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Missile Defense Briefing Report - No. 201
Bulletins - May 5, 2006

Changing course in Canada; A helping hand from Pyongyang; European basing faces the Congressional axe; In Israel, a changing missile defense focus; More missile moves from Moscow

Missile Defense Briefing Report - No. 200
Bulletins - April 17, 2006

New movement in "New Europe"; The Kremlin's strategic calculus; The space imperative; Asia's changing missile focus

Missile Defense Briefing Report - No. 195
Bulletins - January 11, 2006

Iran's WMD quest; Tokyo plans sea-based defenses; New missile defense momentum in NATO; The sun sets on SBIRS; Deterrence, Taiwanese style

Dismantling Tyranny: Transitioning Beyond Totalitarian Regimes
Books - December 2005

Dismantling Tyranny is the first significant study of how new democracies handled the legacy of the secret police of the previous totalitarian regimes. It contains chapters that study the cases of the Czech Republic, Estonia, the former East Germany, Lithuania, Nicaragua, Poland and Russia. This isn't just a history book, however. In the words of the publisher, "it is a guidebook designed to empower, inform, and guide future transitions toward democracy for those political leaders with the initiative and courage to embark upon such a visionary path."

Reviving Greater Russia? The Future Of Russia's Borders With Belarus, Georgia, Kazakhstan, Moldova And Ukraine
Books - June 2005

In December 2001, a new Russian law laying the basis for the peaceful territorial expansion of the Russian Federation went into effect. The entire country of Belarus-as well as parts of Georgia, Kazakhstan, and Ukraine-are the most likely candidates to join Russia. Should this largely ethnically-based expansion occur, Russia would grow by more than 20 million people, and the resultant rise in Russian nationalism might encourage further Russian territorial ambitions-especially those directed at Ukraine. Even if Russian expansion stops with all, or part, of these territories, however, it could breathe new life into the ethnically based border problems of other countries. A timely and prescient work, made all the more relevant by Russia's invasion of Georgia in August 2008.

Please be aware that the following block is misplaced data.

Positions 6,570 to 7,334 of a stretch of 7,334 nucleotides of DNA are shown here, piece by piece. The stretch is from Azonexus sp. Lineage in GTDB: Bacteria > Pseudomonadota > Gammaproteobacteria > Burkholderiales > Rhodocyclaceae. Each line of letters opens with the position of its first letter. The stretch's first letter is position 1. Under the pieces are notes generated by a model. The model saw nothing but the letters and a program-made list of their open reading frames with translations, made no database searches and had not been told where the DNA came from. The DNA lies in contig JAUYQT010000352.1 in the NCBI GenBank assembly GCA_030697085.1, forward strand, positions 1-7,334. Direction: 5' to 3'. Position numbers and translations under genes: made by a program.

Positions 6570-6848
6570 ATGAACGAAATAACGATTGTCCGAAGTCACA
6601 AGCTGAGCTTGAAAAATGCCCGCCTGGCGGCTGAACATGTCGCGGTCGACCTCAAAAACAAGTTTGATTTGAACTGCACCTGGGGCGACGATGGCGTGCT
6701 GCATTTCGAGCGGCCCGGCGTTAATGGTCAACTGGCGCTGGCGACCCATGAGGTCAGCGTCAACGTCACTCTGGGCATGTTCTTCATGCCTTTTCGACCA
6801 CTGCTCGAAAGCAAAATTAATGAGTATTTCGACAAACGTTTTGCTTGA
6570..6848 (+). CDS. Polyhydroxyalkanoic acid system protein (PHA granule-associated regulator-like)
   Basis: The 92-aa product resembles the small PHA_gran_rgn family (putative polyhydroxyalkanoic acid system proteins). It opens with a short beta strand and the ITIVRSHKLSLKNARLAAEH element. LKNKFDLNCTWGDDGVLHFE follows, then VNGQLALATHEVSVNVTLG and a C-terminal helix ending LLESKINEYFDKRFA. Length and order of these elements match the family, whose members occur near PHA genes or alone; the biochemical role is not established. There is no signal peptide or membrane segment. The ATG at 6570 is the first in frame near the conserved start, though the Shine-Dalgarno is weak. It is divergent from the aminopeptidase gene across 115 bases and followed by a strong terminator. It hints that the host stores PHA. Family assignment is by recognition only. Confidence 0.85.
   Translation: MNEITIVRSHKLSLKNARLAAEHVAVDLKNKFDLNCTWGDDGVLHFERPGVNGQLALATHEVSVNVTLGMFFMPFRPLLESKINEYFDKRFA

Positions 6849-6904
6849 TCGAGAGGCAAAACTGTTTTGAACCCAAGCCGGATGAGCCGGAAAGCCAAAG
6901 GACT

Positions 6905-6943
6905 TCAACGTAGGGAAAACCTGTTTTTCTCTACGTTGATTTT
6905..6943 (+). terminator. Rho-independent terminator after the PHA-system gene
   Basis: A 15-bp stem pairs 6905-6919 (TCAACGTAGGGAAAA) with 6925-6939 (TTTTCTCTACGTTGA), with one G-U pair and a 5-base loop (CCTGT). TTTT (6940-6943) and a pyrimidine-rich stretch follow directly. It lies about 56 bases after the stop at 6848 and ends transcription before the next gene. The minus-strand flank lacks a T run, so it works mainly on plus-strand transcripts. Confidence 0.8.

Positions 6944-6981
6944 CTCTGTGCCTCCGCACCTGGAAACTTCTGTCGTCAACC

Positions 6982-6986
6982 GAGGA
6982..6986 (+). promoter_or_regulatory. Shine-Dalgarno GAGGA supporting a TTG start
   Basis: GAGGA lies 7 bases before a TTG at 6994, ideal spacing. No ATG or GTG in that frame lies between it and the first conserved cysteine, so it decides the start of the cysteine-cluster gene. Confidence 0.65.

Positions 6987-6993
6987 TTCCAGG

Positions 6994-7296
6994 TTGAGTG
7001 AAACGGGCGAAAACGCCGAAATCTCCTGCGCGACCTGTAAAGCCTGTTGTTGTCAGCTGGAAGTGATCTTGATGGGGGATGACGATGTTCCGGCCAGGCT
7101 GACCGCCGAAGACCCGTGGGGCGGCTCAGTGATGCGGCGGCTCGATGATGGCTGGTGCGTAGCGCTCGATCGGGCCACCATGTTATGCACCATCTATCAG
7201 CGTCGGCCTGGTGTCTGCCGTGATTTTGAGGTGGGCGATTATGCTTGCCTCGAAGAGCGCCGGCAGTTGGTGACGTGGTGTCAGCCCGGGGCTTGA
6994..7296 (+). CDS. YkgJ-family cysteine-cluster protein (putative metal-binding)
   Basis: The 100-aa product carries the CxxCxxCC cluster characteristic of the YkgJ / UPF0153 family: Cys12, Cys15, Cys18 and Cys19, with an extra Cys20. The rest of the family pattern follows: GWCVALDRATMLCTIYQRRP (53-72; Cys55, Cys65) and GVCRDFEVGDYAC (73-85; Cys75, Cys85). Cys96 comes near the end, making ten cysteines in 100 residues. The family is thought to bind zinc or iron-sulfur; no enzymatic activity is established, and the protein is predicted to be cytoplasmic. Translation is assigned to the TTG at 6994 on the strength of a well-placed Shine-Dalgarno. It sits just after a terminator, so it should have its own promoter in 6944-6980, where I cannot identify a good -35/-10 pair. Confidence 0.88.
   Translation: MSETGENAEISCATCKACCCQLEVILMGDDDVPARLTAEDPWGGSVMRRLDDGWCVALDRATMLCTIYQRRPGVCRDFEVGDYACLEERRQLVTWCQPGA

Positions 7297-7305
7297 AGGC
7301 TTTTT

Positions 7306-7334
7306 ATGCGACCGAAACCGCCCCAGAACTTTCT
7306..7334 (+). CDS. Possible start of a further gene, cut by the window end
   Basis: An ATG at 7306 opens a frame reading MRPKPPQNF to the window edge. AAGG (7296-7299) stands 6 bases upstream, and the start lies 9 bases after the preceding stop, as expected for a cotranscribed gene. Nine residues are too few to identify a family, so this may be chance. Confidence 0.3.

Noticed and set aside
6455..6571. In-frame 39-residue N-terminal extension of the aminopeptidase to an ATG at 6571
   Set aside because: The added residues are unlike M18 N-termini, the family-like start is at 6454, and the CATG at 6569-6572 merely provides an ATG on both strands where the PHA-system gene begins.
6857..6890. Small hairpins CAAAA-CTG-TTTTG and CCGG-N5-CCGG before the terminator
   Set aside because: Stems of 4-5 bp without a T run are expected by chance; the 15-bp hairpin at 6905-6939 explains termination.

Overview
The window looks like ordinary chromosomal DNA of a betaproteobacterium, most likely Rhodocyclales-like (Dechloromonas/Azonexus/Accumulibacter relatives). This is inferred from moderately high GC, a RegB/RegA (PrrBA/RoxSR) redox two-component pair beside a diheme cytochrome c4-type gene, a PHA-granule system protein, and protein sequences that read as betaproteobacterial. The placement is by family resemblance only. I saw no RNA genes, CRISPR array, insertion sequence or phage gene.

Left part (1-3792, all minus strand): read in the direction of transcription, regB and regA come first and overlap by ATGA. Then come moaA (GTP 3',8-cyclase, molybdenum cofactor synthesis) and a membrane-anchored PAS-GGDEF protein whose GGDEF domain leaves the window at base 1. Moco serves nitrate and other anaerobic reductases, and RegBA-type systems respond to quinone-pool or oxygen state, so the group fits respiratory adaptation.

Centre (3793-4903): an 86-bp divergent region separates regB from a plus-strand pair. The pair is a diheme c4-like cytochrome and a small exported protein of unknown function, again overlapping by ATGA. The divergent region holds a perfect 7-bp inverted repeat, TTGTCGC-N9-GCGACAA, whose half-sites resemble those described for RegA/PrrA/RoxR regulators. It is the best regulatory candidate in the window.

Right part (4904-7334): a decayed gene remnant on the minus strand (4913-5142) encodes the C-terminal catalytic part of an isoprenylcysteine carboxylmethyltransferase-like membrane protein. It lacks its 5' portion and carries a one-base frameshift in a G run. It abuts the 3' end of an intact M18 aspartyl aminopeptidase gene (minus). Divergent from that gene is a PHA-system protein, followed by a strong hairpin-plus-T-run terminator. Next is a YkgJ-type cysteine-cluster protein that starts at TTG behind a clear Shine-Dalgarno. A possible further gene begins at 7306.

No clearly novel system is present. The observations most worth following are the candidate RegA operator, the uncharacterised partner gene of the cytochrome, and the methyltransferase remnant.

Trans-Atlantic Illusions
Articles - March 12, 2003

A silver lining in the trans-Atlantic storm clouds over Iraq is the damage done to NATO. This costly foreign entanglement was long overdue for a body blow. NATO was not intended, by Americans at least, to be a permanent commitment, but an interim measure while Western Europe recovered from the War. When the first Supreme Allied Commander, Dwight Eisenhower, obtained congressional consent to station U.S. divisions in Europe, he promised and believed they would be there only a few years. But, like Marx's "withering away of the state," Europe proved resilient in allowing America to shoulder Europe's burden long after its prosperity dwarfed the laggard socialist economies and even after the Soviet collapse. The European Union today integrates everything except defense, lest it make too obvious that Europe is more than able to look after itself.

Bridging the Transatlantic Divide
Articles - December 4, 2002

What next for the U.S. and Europe? With lingering disagreements over Iraq, the Israeli-Palestinian conflict, and foreign policy in general, U.S.-EU ties seem headed for increasingly shaky ground. But largely unnoticed amid these differences, there are new signs of life to the transatlantic partnership. Slowly but surely, the Bush administration is working to tighten ties to allies in Europe through an unexpected issue — missile defense.